In the simulation of the impacts of climate change on agriculture, equilibrium scenarios have been of little use; transient scenarios have more probability of being useful for agricultural impact assessment. In addition, most assessments assume impact of the "atmospheric scenario" on current agriculture/crops - this is unrealistic, as management and breeding should adapt gradually to the changing atmosphere, taking advantage of opportunities and avoiding risks. The minimum to be expected from serious impact studies is that they take into consideration current trends in world agriculture.

The role of FAO

The role of the Food and Agriculture Organization (FAO) is to help its member countries to reduce their vulnerability to climate change and improve their capacity to estimate amounts of - and reduce - greenhouse gas emissions. It disseminates information on climate change-related risks, assists members in fulfilling their international obligations under climate-related conventions and protocols, and seeks to ensure the reliability of climate change impact scenarios.

Technical activities include studies aimed at improving understanding of climate-agriculture systems and collection of background information. FAO is also conducting research on the role of carbon dioxide in climate change - there is scarce knowledge of how several known carbon dioxide-related effects, and other factors, will interact with crops. To clarify thinking on this issue, FAO has organised an expert meeting on the subject, and published a study on Global climate change and agricultural production.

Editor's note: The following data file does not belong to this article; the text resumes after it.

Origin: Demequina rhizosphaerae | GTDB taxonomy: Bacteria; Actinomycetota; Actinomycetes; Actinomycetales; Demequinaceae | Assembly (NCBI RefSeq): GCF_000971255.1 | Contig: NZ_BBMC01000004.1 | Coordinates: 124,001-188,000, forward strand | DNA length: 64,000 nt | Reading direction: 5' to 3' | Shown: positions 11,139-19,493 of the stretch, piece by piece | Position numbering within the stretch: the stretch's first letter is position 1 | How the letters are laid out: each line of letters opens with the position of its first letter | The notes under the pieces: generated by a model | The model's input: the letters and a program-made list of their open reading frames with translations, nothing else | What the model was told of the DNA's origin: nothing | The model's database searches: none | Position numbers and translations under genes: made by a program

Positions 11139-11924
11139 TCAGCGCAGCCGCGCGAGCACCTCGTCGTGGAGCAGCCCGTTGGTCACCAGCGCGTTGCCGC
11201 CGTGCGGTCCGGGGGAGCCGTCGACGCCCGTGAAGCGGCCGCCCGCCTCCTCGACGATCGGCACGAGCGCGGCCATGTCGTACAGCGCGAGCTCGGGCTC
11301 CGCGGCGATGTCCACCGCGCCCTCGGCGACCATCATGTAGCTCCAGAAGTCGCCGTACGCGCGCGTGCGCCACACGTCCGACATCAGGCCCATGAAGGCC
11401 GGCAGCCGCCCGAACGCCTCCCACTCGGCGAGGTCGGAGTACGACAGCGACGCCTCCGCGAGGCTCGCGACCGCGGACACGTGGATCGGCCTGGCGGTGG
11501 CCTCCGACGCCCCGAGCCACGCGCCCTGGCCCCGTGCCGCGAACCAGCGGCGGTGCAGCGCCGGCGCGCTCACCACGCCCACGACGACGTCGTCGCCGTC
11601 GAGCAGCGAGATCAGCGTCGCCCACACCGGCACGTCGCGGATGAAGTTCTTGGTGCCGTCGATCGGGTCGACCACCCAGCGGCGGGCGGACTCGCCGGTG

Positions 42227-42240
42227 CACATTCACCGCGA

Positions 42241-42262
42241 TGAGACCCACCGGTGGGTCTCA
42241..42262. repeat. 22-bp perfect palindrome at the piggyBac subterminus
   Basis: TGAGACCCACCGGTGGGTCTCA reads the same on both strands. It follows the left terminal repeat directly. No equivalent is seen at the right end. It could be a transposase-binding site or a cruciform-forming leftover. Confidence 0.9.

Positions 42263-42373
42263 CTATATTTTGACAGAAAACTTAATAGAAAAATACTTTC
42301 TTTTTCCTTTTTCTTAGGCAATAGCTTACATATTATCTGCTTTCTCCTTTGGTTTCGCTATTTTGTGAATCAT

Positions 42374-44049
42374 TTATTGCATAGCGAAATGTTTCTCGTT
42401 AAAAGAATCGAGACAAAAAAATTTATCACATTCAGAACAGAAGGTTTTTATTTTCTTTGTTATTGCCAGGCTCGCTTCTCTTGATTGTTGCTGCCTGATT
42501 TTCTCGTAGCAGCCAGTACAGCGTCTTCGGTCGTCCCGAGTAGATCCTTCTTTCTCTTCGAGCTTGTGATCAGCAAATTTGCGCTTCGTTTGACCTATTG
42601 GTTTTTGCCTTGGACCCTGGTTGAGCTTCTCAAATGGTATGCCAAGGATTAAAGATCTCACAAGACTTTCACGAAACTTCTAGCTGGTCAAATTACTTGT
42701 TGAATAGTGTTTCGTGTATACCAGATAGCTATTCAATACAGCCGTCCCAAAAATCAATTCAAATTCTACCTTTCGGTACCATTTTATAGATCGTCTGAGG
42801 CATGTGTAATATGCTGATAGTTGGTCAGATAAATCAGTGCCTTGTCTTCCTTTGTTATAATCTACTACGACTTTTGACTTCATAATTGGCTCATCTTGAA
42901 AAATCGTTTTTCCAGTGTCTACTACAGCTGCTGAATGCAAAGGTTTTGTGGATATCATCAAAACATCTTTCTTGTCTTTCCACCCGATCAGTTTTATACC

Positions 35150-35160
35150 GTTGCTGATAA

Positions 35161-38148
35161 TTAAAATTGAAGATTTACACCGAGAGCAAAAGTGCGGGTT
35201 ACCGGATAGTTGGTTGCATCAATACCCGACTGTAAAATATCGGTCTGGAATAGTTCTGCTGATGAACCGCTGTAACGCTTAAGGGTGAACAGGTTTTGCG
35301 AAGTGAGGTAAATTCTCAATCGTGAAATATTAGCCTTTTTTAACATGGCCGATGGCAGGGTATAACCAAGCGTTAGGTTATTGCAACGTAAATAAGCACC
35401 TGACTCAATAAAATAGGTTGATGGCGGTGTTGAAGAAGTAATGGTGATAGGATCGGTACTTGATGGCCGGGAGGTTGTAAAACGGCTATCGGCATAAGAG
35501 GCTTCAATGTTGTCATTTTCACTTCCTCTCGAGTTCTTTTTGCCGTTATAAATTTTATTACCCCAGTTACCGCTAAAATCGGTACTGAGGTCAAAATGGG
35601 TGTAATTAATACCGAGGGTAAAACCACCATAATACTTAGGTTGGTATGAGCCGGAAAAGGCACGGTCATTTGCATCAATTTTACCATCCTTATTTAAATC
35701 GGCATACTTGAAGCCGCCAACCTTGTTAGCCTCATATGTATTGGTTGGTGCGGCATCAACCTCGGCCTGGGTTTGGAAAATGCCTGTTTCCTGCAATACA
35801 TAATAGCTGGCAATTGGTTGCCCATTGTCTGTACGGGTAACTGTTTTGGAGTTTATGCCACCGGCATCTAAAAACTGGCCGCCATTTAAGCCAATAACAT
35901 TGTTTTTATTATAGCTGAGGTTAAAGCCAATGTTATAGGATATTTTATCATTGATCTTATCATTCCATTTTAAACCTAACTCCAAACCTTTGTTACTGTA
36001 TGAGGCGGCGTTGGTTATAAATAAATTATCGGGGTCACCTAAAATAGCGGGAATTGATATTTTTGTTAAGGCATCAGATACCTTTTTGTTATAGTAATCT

FAO also aims at contributing to the net reduction of atmospheric carbon dioxide levels and emissions by promoting afforestation and alternative sources of energy. It has investigated the potential role of biofuels as a more sustainable substitute for fossil fuels. FAO issued in 1995 and 1996 several volumes of its Forest resources assessment, which evaluates the status of world forests in 1990. These publications - along with FAO's annual statistics on national paddy crop production and ruminant population - help in assessing global emissions of carbon dioxide and other greenhouse gases.

Institutional arrangements

An FAO Interdepartmental Working Group on Climate Change, created in 1988, was FAO's first direct involvement with climate change per se. Among the group's functions were to assess the influence of agricultural practices on climate change, and vice versa, and assist in the preparation of documents of the Intergovernmental Panel on Climate Change (IPCC) and other UN bodies related to climate change and its potential impact on agriculture.

FAO collaborates with the Secretariat of the Framework Convention on Climate Change (FCCC) and the Intergovernmental Panel on Climate Change (IPCC) to ensure that complex problems linked to agriculture are taken into consideration. FCCC activities are linked to conventions on desertification and biodiversity, which are of direct interest to FAO. The Organization also has a long association with WMO's World Climate Programme, which it joined in 1992.

FAO recently increased its formal involvement in climate and climate change activities through its participation in the international climate-related programmes, in particular the "Climate Agenda".

FAO contacts

René Gommes
Senior Officer, Agrometeorology
Tel.: 39-6-5225 4121

Agenda 21 Progress: Introduction | 10 Land | 11 Deforestation | 12 Desertification | 13 Mountains | 14 SARD | 15 Biodiversity | Climate change | Energy